Circle to Search Is the Best New Android Feature in Years

Circle to Search Is the Best New Android Feature in Years

I love Circle to Search on the Samsung Galaxy S24 Ultra. It has added multitasking to Android that I have not felt in a long time. At its core, Circle to Search is not an entirely groundbreaking feature. It snaps a screenshot and then transcribes any words or pictures you highlight into a Google Search. But that’s precisely the point. It makes it easy to access the main reason I’m an Android user in the first place: immediate access to Google.

It also hits a differently that it’s debuting on the back of Samsung’s flagship Galaxy S24 series launch. It’s a different strategy than pushing it to the Pixel devices first, which often gets the special new Google feature drops before the rest of the platform. Is Google finally conceding that Samsung is the primary driver of its mobile platform in the U.S. and Canada?

Frankly, it’s better for it because it gives Samsung a little boost among the Cool Phone™️-carrying crowd while keeping AI on the minds of the Android faithful. It also puts the feature at the front and center for users who might not have considered this capability if it merely rolled through as a software update.

How to use Circle to Search

If you’re on a Samsung Galaxy S24 Ultra—all three sizes of the phones start shipping this week—it’s easy to use Circle to Search, especially once you’ve figured out the cadence of launching the ability.

A screenshot of Circle to Search from a TikTok still.

If using the navigation bar on Android, long-press the circle button or what you might call the Home button. You’ll see the screen light up around the edges as if taking a screenshot, and then you can circle an area where to conduct a visual Google Search. If you’re using Android’s gestures to navigate around the interface, you can still use the Circle to Search shortcut. Touch and hold on the gesture bar that hovers up a bit from the bottom.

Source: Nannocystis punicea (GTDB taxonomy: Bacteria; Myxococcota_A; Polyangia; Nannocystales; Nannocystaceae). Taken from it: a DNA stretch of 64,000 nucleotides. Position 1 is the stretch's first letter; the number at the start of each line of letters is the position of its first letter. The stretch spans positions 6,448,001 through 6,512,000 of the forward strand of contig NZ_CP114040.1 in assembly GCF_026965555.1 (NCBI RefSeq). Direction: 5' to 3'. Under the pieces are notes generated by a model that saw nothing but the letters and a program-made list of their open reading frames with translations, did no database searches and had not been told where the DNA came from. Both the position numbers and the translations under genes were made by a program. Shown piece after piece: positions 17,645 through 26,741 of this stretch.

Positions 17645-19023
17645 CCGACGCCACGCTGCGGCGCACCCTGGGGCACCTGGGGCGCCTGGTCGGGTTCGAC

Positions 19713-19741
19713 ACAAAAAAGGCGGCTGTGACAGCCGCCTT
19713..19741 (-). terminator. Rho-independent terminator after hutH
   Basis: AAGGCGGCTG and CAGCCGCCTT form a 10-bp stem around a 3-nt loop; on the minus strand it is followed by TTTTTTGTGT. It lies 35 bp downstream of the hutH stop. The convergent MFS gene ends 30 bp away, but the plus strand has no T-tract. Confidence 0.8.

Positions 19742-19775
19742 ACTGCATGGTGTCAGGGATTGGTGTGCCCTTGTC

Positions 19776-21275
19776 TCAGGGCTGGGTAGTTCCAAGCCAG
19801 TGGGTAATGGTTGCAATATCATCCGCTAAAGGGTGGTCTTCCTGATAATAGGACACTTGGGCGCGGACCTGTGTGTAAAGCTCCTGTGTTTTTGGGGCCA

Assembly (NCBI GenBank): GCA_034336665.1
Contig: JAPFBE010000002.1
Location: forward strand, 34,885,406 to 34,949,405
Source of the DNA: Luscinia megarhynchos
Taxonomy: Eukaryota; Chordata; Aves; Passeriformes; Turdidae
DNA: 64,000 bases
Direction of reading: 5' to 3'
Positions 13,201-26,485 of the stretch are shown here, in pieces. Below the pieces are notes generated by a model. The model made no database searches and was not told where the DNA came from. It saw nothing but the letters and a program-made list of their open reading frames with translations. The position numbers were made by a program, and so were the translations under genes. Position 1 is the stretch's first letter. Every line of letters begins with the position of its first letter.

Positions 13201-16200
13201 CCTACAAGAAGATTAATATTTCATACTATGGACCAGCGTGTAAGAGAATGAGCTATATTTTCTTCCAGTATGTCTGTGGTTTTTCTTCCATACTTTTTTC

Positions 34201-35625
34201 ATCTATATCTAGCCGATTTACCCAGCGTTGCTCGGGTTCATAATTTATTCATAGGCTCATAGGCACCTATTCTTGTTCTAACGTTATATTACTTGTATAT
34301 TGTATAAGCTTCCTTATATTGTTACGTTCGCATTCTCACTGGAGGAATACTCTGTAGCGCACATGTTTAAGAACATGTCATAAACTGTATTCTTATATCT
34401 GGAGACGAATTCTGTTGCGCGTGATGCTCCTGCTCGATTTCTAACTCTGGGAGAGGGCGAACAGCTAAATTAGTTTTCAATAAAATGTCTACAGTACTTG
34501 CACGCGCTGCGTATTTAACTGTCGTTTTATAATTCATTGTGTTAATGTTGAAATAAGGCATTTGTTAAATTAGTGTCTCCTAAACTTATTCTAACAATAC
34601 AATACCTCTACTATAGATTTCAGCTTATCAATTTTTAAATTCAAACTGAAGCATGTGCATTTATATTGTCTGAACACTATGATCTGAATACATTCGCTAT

Circle to Search works well because it feels native to the operating system. Once you queue the software to fetch results for a query, a Google Search panel appears from below the screen. You can then swipe up on that screen to bring the search page to the forefront.

You can search for all sorts of things using Circle to Search: people, places, things, and nouns of all types and sizes. I prefer using Circle to Search to highlight words and phrases that I want to store for later. It’s quicker than attempting to long-press and underline the text, and that’s only if the app lets you do that. Apps like Instagram won’t let you touch the typography, but with Circle to Search, I can long-press and then highlight the name of a restaurant to save it to my “Want to Go” list in Google Maps without navigating away and shuffling between app screens. It also works with phone numbers and email addresses.

Will other devices get Circle to Search?

Samsung is the first to roll out the feature since it comes loaded up on all models of the Galaxy S24. But Google also announced the Pixel 8 and Pixel 8 Pro would have the capability rolled out by the end of this month. I’m still waiting for it on my Pixel 8 and the Pixel 8 Pro.

Google and Samsung have not said whether more devices will get Circle to Search in the future. But we can assume it will be a part of the rollout when Samsung brings Galaxy AI to the rest of its marquee devices—namely, the Galaxy Z Fold 5 and Z Flip 5, as well as last generation’s best sellers.

iPhone users, there’s some hope on the horizon in the form of conjecture. There’s nothing in stone about whether Circle to Search would ever make it to iOS, but theoretically speaking, it is part of the Google app, which is a popular iOS app. It’s too early at this stage, as Google is likely trialling the feature with Android folks before it attempts to woo the other side. Third-party players are already flirting with the idea of AI-enhanced search for Apple fans.

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